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    If civilisation is the progress toward a society of privacy, the New Zealand judiciary has no doubt reached its zenith.

    This was again confirmed this week when Attorney General Chris Finlayson (picutred) declared taxpayer-funded sojourns for the partners of our 206 judges is nobody's business.

    Weighing in on the Judiciary playing toad with a Dominion Post request for how much the citizenry were financially supporting judges' spouses, Finlayson said through his publicist, "Unlike elected representatives, there is no public interest, only a prurient interest, in publishing the minutiae of judge's expenses. It is an unwarranted intrusion into judges' privacy."

    The comment was recorded in a DomPost article this week that reported $500,000 in taxpayer funded travel expenses was paid for judges spouses over the last three years. Over the same period, $18 million was paid for judges' travel.

    But let not our delight at understanding a glimpse of an obscure system lead us to believe in the truth of what it demonstrates. This third of our government is so private that statutes expressly passed to make government more accountable and transparent - i.e., the Public Records Act 2005, the Official Information Act 1982 and the New Zealand Bill of Rights Act 1990 - do not apply to judges.

    Increasingly, even court judgments are kept secret; with one case currently before the Supreme Court ( Rabson v Croad) challenging the power of the Court of Appeal to dispense with applications for judicial recusal by way of unrecorded and unauthored minutes.

    Few, if any, politicians yield the power of a New Zealand judge. And the public have no clue how these lawyers are appointed. Moreover, the old joke that you know a lawyer is lying because their lips are moving is transplanted by the dogma that NZ judges are never deceptive and do their best work in secret in order to protect others' privacy.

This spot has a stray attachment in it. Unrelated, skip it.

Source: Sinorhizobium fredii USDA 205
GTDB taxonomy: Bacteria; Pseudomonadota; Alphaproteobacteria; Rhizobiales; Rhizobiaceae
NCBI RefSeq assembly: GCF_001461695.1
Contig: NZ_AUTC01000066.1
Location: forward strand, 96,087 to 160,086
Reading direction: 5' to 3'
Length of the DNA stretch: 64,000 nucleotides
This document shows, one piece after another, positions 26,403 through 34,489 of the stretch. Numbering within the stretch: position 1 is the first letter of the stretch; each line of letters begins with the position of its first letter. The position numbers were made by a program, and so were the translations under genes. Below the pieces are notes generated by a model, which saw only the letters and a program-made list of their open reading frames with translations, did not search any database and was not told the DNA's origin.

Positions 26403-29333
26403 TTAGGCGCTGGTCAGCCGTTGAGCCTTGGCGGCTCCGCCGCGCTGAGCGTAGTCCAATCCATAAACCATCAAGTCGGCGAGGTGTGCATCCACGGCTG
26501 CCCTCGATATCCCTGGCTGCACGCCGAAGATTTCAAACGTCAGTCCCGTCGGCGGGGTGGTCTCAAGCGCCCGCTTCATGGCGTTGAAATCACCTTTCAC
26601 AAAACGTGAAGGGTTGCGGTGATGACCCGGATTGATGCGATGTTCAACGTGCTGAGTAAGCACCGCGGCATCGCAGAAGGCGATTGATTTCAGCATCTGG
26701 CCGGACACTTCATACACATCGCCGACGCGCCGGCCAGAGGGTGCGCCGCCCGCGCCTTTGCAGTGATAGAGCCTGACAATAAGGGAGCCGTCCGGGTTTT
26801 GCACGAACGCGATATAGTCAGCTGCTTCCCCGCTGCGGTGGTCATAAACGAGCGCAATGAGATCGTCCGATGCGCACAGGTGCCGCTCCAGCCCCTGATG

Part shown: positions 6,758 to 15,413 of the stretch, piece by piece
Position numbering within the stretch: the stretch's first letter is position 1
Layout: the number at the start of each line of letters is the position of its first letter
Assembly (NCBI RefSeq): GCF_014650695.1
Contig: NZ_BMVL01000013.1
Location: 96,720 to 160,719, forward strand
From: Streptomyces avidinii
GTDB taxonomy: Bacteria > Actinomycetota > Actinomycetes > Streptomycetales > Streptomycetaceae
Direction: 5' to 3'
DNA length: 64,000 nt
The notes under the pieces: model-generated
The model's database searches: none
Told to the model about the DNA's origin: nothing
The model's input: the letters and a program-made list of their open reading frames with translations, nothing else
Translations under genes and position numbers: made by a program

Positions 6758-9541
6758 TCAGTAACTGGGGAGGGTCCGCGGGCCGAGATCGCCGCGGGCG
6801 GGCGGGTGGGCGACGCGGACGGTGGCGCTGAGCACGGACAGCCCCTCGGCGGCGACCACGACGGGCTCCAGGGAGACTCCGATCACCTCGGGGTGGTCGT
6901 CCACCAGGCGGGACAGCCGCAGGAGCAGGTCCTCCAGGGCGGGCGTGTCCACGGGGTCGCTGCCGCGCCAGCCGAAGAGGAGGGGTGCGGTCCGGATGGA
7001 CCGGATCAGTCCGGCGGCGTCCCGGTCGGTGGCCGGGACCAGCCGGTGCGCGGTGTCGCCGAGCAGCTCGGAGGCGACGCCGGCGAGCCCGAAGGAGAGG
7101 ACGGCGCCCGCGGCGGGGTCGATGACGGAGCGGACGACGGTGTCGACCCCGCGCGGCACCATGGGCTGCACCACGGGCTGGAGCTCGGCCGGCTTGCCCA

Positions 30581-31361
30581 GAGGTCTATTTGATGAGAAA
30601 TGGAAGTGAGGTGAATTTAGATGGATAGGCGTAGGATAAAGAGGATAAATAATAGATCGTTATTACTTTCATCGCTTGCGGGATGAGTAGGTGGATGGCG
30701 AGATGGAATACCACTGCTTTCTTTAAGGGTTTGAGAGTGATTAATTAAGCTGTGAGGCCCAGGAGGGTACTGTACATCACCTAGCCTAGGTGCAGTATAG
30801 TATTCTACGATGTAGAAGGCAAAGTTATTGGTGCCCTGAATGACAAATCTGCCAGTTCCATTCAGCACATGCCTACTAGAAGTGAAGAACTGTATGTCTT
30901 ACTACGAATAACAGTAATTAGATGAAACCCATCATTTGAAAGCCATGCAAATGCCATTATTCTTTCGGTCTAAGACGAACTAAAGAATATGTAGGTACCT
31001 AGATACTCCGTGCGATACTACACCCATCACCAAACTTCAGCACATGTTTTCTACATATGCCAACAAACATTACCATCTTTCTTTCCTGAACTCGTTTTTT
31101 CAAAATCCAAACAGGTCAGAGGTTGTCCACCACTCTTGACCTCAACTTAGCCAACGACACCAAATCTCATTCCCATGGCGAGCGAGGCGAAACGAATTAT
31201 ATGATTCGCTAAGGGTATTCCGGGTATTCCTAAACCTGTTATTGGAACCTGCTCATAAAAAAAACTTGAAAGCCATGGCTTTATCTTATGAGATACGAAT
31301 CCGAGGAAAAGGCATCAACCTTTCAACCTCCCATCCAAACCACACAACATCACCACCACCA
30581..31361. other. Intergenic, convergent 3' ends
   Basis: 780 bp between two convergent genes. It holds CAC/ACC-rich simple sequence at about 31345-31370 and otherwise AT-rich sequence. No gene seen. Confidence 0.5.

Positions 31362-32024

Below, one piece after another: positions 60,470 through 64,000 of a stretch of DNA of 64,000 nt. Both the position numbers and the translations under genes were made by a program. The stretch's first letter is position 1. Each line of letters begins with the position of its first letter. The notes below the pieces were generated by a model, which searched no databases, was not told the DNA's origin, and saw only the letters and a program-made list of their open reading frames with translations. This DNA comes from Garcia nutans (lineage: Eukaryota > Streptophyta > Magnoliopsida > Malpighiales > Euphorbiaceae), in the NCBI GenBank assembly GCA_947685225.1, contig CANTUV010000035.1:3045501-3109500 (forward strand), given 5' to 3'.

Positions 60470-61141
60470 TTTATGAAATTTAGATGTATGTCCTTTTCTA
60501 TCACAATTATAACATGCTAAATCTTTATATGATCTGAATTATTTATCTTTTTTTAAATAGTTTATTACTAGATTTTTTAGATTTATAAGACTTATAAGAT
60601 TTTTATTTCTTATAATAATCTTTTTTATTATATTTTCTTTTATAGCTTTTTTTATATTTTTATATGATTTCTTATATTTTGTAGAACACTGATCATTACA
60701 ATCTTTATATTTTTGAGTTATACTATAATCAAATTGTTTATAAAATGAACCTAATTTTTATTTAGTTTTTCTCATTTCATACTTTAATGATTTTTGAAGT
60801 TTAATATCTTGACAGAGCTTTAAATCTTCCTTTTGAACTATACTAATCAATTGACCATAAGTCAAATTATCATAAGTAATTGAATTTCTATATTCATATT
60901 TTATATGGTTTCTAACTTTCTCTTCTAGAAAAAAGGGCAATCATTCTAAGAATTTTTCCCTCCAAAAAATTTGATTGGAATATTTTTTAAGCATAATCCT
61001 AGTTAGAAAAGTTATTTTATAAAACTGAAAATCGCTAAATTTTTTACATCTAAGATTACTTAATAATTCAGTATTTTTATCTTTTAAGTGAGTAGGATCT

This Orwellian view is aided by an enforceable code that exposing judicial misconduct can get a lawyer disbarred for bringing the judiciary into disrepute. In a land which champions the underdog, this shooting-of-the-messenger is unique - and more than a little perplexing.

    Not for Finlayson though. As Attorney General, Finlayson appoints the judges. He will likely appoint 4 of the 5 Supreme Court judges before next election and - few recall - he actively and unsuccessfully defended his mate Bill Wilson, who ultimately resigned in disgrace from the Supreme Court in 2010 when his conflicts of interest could no longer be concealed. It is fair comment Finlayson will likely never admit witnessing a judicial misdeed.

    Finlayson is dyed-in-the-wool loyal to a court system which his master has advocated is key to gaining more foreign investment. This explains why Finlayson went rabid when New Zealand's top equity lawyer, Tony Molloy QC, spoke candidly earlier this year about being embarrassed at international forums over the poor quality of judicial decisions in New Zealand. Loyal as he is to a diseased judiciary, and contrary to his public protestations, Finlayson could not help but to phone Dr Molloy to tell him he privately agreed with him.

    Few fear Finlayson may ultimately suffer the same (unexpected) fate as his mate Bill Wilson. Since the Wilson conflict of interest debacle he has been on fire brigade tending to judicial conflicts which - in the case of Geoffrey Venning and Hugh Williams - were worthy of the judges privately bragging about. He has not lost his focus and the judiciary will likely not forget his unbridled loyalty. He has banked his professional legacy on the "she'll be right" Kiwi apathy and shows no sign of relenting his attacks as 'prurient' the occasion public interest in what lurks behind the black robes.


    • flimflam
      flimflam commented
      Editing a comment
      I thought that the tax payer had a legal right to see where their money goes. Is this so? If so perhaps these judges and finlinson see themselves as something asside of the nz public. A higher being for example, beyond reproach. Is this how we are served by these people.

      Remember with a criminal record you can't go and live in Australia so as more people leave nz who are we left with? Judges and people who can't leave. Are they the champions of industry who will turn our countries lack of fortune around? Heck no, the striving, hard working, thinking business folks have left or are leaving. Many are fed up with the court system, judiciary arrogance, self policing, self serving government departments and their officers, many of whom would be unemployable in the real world of commerce. We are pathetic We are only 4 million people. Still that number is reducing by 1000 a week as they leave.
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